LANDCOM commander: I understand Turkey’s reluctance
İZMİRAs you read this article, one of NATO’s top soldiers, the LANDCOM commander in Izmir, Lt.-Gen. Frederick Ben Hodges, will be packing his bags and moving to the command post of Wiesbaden where the U.S. Land Forces in Europe are located. Before he left, we spoke frankly about what changed since he took over the position of establishing the Land Command of NATO in İzmir. He was visibly excited to be promoted but also sad to be leaving Turkey.
“When we first came here in 2012, there were only nine of us,” he said. “Now this NATO mission has 330 personnel, has a manning rate of 95 percent, which I am very proud of. The U.S. has filled every position allocated. This shows the importance that the Alliance has given to this mission and to Turkey.”
Almost a year ago, when I first interviewed Hodges, the headline story was about events unfolding in Ukraine. But nobody in Turkey had to care about NATO’s role or questioned Turkey’s participation in the Alliance. In fact, there were even people who were questioning the relevance of NATO. Now one year after, while all hell is breaking loose on our southern border, NATO looks like the only anchor keeping Turkey together with the West.
Hodges, like Turkish Prime Minister Ahmet Davutoğlu, believes there should be a longer-term approach to wipe out the Islamic State of Iraq and the Levant (ISIL).
“The use of force is going to be a part of the solution. Some people are going to be killed. But there is a broader approach. Where are they getting their money from? I know some of it is coming through illegal sales of oil, but I think they are getting some funding from the international banking system. If we are serious about this, we need to squeeze that as well,” said Hodges.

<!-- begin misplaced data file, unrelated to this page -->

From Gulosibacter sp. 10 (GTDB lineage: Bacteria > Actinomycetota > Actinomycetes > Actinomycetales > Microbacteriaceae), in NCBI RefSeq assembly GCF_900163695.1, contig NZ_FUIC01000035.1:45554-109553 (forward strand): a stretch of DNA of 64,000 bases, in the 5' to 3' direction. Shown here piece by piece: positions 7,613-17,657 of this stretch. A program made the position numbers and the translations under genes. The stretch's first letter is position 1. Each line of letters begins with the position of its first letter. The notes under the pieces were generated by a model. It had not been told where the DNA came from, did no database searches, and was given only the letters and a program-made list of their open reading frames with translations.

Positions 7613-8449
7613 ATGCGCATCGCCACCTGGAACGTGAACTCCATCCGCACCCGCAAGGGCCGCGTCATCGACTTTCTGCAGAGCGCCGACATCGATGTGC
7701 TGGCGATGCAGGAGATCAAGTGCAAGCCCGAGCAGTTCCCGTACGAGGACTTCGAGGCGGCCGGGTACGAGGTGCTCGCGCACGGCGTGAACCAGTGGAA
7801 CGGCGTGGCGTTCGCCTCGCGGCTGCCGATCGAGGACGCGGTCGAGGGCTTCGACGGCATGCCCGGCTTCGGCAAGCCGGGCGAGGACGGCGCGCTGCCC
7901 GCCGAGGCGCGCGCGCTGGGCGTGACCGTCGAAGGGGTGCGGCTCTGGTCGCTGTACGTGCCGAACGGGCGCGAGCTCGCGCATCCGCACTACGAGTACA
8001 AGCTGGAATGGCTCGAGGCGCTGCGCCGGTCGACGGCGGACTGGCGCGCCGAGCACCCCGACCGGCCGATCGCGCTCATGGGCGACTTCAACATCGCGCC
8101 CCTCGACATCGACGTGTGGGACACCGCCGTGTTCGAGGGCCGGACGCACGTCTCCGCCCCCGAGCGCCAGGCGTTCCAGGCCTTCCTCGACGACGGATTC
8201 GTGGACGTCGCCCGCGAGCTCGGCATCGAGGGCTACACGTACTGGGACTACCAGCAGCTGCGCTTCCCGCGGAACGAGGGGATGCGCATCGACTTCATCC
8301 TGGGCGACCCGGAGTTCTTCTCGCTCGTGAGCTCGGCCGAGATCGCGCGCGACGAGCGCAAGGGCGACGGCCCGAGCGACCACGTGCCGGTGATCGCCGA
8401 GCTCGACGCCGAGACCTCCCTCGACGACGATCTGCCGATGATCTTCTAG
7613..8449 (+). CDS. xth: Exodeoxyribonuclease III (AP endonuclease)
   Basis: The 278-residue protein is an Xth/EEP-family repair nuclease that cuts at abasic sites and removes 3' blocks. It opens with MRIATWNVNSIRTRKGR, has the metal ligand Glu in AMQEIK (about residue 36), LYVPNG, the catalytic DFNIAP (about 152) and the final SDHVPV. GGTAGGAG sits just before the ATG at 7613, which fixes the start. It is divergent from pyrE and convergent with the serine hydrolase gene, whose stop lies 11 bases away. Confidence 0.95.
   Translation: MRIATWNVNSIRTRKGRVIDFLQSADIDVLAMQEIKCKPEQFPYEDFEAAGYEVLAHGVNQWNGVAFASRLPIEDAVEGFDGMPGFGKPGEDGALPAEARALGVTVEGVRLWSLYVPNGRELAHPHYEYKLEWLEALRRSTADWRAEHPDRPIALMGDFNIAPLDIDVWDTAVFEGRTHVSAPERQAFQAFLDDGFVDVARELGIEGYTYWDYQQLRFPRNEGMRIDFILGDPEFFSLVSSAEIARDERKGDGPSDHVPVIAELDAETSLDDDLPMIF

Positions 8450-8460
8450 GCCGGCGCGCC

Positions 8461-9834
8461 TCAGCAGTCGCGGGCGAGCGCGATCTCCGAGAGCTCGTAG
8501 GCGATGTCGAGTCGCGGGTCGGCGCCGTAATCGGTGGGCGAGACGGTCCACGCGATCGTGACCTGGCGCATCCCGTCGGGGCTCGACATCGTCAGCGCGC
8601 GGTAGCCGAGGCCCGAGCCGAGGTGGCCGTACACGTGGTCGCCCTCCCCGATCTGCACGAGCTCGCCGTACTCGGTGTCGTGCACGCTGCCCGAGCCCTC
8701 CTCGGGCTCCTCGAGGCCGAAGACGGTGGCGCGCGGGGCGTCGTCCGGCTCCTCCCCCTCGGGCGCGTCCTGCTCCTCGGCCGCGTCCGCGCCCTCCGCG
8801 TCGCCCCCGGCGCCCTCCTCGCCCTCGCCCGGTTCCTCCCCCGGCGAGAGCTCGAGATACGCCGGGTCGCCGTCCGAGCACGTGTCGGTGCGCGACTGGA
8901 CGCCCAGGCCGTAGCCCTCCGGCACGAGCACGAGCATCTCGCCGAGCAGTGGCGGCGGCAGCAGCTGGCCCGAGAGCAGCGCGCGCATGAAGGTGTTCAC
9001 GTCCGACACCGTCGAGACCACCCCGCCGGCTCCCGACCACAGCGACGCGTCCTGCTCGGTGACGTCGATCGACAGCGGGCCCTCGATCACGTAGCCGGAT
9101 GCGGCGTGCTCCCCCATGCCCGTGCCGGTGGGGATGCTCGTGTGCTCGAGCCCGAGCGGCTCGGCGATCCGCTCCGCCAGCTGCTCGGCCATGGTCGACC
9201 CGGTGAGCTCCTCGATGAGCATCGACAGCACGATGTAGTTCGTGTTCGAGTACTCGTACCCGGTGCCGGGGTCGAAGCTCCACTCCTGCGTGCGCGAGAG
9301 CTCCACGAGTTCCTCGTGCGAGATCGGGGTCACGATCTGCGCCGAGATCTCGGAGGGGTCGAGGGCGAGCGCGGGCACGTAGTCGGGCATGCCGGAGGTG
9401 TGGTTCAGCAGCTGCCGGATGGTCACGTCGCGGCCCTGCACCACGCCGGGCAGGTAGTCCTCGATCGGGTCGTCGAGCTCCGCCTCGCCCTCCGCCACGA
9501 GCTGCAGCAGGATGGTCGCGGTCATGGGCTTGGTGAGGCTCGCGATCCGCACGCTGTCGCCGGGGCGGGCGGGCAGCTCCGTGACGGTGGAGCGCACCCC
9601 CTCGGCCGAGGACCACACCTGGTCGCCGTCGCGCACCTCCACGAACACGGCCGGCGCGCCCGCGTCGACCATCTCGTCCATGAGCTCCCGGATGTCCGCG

“Finally there should be a longer-term solution. Why are young men and now women, from the U.S., Germany, Turkey and the Netherlands, leaving their homes and families to come and join ISIL? What is wrong with where they are coming from? Why are they recruited so easily and radicalized? We need to look into that,” he said.
What struck me in Hodges’ words was his understanding of Turkish officials’ reluctance to help the fighters in Kobane. Hodges expressed that after spending two years in Turkey (and perhaps specifically in İzmir), he understood the emotional and political complexity of the issue.
“ISIL is a terrible threat, but I can understand why Turkey could be reluctant about weapons being given to certain Kurdish groups. I would not offer any agreement or disagreement because it is a domestic and a very sensitive matter. But I can understand it,” he said.
As Hodges prepared to hand his post to the incoming commander, he reiterated the fact that Turkey’s geographical location makes it an invaluable ally in NATO and a strategic partner for the U.S. He did say there might be disagreements over the İncirlik Base. “I am sure the right people will find the right solutions. We always do,” he said.